Caregivers are often told to take care of themselves, and sometimes this advice is a little annoying.
Exactly how am I supposed to take care of me? Not give my mom her pills in the morning? Go to the gym instead? Not take her to physical therapy? Not help my kids with their homework or fix dinner? Just soak in the bathtub all day? Right…
Yes, the stress builds and you can’t sleep, you’ve gained 40 pounds and you’re pretty sure you’re depressed but you don’t care to go to the trouble it would take to find out. Self care sounds like a fairy tale most days, but don’t think that the self-help movement is some new-age 70s feel good way of thinking. It’s not. In fact, it’s as old as Socrates…
One of my favorite books is Eye Witness to History, edited by John Carey. It’s first hand accounts recorded throughout history, and as a memoirist and writer, I love having a front row seat to the most stunning and scary historical moments man has ever witnessed.
The first account is written by Plato and recounts the death of Socrates. The year was 399 B.C., and for those of you (us) who might be a bit fuzzy about Greek history, Socrates was a philosopher and teacher, (and he’s still widely debated today–both as an individual and for his teachings). He got in a bit of trouble with the Atenian government and was considered a “gadfly” (a fly who stings the horse into action). He wound up in prison and was proved guilty of corrupting the minds of the youth of Athens (political minds, that is) and was ordered to drink a deadly mix of hemlock poison, which killed him.
On the last day of Socrates life, his friends, including Plato came to visit him and asked, “Do you wish to leave any directions with us about your children, or anything else. What can we do to serve you?”
Socrates replied: “Nothing new. If you take care of yourselves , you will serve me and mine and yourselves.”
So this idea of caring for yourself first is the best way to care for another isn’t new. It just makes sense and that’s why it’s been around for so long. When we “sacrifice” ourselves for too long, we lose ourselves, we deplete who we are. Sometimes it’s needed–giving all you have–but it isn’t a sustainable long-term model.
During the last couple of years of my mom’s life (she had Parkinson’s, heart disease and Alzheimer’s), I can tell you, there wasn’t a whole lot of self-care going on. I had to pull it out–long hours, lifting my mom, hospital stay after hospital stay. I rested when I could–napped in the middle of the day–or any other time for that matter, took long showers. when my family members could take over “mom duty.”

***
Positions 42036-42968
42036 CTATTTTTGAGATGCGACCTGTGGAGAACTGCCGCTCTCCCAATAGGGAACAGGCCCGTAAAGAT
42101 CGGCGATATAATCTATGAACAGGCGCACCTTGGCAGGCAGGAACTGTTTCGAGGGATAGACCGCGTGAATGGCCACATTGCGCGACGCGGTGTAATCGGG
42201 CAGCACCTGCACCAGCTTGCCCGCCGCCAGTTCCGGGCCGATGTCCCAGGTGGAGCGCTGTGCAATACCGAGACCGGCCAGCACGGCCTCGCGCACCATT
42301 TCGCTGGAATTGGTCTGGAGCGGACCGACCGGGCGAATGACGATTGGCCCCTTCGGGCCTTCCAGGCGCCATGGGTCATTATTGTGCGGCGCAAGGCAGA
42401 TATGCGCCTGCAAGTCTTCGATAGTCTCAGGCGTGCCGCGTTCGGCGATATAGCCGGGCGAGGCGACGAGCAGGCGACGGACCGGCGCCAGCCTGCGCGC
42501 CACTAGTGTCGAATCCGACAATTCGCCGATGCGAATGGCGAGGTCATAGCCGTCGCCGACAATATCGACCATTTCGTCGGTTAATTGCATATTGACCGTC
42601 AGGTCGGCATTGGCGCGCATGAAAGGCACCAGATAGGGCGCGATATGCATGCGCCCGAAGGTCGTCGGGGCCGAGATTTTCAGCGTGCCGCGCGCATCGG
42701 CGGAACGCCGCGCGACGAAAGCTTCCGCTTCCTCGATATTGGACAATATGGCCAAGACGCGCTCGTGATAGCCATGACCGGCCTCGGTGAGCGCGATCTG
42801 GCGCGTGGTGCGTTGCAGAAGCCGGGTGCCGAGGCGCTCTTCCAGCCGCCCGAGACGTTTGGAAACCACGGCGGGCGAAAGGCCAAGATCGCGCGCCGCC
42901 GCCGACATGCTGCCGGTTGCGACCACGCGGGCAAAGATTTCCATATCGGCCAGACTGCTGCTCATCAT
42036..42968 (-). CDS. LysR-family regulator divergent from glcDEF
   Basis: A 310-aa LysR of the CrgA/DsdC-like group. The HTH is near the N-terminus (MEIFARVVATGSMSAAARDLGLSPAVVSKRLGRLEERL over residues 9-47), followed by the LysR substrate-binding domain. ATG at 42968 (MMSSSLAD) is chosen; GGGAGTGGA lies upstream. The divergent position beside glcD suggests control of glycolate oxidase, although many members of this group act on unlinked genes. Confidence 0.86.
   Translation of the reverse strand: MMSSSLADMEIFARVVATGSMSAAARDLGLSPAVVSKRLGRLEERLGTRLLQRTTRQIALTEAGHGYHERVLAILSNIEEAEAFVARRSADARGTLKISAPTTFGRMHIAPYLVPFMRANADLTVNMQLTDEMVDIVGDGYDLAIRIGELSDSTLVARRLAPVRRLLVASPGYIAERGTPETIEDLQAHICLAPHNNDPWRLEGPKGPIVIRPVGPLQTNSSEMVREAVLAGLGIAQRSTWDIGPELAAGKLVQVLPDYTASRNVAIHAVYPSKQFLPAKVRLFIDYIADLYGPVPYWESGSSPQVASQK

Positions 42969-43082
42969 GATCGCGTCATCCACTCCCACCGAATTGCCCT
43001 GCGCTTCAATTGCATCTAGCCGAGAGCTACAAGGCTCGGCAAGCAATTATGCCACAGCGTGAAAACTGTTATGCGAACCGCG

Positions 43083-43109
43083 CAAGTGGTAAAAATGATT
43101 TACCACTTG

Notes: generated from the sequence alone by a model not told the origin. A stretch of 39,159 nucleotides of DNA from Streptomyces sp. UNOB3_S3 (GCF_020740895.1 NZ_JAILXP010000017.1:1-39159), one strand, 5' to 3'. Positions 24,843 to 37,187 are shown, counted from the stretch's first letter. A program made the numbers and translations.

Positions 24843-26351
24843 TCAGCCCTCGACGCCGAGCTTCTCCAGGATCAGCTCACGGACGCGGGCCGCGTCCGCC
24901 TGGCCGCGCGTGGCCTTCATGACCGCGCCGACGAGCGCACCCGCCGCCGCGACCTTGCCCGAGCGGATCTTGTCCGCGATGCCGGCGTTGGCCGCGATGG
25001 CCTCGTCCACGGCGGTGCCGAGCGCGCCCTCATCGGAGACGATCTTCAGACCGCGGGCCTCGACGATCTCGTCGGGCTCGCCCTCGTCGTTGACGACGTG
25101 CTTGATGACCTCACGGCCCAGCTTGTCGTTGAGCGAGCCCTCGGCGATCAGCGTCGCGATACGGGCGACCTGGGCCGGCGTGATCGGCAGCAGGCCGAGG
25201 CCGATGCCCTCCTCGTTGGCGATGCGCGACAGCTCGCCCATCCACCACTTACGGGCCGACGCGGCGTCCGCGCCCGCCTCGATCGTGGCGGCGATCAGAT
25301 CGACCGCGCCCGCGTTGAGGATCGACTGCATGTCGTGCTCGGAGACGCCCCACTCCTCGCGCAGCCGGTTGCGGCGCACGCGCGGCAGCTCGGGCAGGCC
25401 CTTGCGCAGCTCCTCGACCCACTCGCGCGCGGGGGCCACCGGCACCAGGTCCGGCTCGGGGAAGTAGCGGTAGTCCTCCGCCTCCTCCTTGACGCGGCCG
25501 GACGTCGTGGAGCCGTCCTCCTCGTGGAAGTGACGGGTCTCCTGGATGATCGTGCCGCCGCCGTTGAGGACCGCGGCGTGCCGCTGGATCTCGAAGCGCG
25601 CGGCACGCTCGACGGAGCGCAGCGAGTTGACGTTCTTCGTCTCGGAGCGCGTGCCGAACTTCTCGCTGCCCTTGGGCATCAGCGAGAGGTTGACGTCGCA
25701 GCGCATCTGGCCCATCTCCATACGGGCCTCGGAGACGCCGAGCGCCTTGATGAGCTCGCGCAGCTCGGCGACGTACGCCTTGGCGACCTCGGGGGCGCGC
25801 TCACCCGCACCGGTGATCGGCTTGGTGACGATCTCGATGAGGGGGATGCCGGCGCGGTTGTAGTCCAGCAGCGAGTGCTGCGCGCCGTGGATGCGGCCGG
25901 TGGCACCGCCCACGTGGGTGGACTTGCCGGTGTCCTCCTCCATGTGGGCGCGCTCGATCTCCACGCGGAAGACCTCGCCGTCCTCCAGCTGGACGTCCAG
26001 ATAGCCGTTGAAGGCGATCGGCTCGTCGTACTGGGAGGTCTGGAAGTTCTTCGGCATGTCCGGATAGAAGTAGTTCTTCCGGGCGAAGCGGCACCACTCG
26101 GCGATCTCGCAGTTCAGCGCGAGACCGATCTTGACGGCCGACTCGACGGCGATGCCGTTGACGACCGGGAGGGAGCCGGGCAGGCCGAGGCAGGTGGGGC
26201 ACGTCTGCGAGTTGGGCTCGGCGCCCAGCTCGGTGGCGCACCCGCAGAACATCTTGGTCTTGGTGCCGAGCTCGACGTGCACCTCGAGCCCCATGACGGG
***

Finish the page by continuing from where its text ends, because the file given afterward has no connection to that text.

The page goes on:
I simplified my life–letting go of work, friends, saying goodbye to many activities–but I held onto a few lifelines. I journaled every day. Not a lot, but when the tears or screams built inside, I’d anchor them onto a page. I slipped outside to pray and think, allowing nature to nurture me. I returned to take a college class one night a week–up until the last six months of my mom’s life. I got a new puppy to bring us all joy and laughter and remind us that life does indeed go on. Other aspects of my life were put on hold. That’s just part of it–for a season.
Self-care isn’t always a bubble bath and candles. It isn’t impractical nor is it selfish. The only way for a caregiver to do it is to incorporate small amounts of self-care throughout the day. Read a line or two of a poem. Buy your favorite coffee and refuse to get up off that couch and take care of anyone until you drink that first cup. Put a lock on your bedroom door and use it. Take short five-minute walks in your yard. That may be all the self-care you get to, but those few snatched moments here and there add up. You’ll find a sense of calm comes over you when you’ve honored your own soul.
Take care of you and yours and you will serve me well. Good advice. No wonder Socrates is still remembered today.